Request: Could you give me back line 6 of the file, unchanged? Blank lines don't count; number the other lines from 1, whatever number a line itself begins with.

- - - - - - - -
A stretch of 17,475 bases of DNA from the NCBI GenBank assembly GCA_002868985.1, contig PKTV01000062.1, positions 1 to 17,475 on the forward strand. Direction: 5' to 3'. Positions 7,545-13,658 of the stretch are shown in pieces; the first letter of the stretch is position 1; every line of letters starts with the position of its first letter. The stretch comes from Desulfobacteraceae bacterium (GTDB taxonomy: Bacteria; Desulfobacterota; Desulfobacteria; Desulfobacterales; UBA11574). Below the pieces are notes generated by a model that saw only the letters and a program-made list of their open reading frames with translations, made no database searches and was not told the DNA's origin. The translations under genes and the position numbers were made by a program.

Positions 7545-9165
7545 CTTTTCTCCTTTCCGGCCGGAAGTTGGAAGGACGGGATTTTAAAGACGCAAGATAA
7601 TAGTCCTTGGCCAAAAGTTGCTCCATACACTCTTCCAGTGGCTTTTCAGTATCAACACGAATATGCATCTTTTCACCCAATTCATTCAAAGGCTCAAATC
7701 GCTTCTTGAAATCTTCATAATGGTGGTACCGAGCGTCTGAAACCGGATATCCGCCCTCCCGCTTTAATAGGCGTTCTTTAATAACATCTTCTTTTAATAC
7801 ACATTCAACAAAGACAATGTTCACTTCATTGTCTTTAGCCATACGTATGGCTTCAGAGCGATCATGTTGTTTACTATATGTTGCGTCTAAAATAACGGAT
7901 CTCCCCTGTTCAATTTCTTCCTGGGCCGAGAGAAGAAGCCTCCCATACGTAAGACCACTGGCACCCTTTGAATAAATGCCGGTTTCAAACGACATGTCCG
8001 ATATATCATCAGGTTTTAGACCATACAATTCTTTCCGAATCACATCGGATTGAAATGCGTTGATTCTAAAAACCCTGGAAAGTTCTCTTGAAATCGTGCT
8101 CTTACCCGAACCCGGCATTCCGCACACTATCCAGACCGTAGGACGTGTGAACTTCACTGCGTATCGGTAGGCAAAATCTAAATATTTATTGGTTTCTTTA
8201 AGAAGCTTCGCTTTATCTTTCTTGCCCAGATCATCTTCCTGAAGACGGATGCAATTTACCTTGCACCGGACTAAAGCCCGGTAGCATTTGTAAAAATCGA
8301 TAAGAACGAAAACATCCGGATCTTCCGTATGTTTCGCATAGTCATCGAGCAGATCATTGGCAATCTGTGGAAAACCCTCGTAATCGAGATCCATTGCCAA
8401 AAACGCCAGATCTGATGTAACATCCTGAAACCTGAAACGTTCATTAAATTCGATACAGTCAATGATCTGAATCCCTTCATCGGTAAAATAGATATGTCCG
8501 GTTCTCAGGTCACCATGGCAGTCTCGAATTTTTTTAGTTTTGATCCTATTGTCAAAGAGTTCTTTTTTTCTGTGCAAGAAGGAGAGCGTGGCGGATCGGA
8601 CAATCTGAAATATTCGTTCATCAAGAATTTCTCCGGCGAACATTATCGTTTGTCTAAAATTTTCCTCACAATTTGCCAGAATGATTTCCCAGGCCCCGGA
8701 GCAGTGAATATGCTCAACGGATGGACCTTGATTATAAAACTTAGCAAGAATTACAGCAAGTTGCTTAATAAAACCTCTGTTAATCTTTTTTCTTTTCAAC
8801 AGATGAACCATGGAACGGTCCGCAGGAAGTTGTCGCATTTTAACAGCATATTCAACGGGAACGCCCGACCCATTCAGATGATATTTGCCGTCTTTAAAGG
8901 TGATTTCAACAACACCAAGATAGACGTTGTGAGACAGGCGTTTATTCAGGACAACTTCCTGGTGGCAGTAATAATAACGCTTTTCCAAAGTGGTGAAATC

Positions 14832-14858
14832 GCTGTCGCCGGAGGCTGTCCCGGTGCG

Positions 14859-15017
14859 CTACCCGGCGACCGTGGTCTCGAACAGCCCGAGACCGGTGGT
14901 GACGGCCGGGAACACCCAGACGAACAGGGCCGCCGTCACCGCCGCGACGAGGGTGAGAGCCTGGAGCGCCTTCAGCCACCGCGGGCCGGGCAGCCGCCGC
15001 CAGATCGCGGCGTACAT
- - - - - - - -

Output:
7801 ACATTCAACAAAGACAATGTTCACTTCATTGTCTTTAGCCATACGTATGGCTTCAGAGCGATCATGTTGTTTACTATATGTTGCGTCTAAAATAACGGAT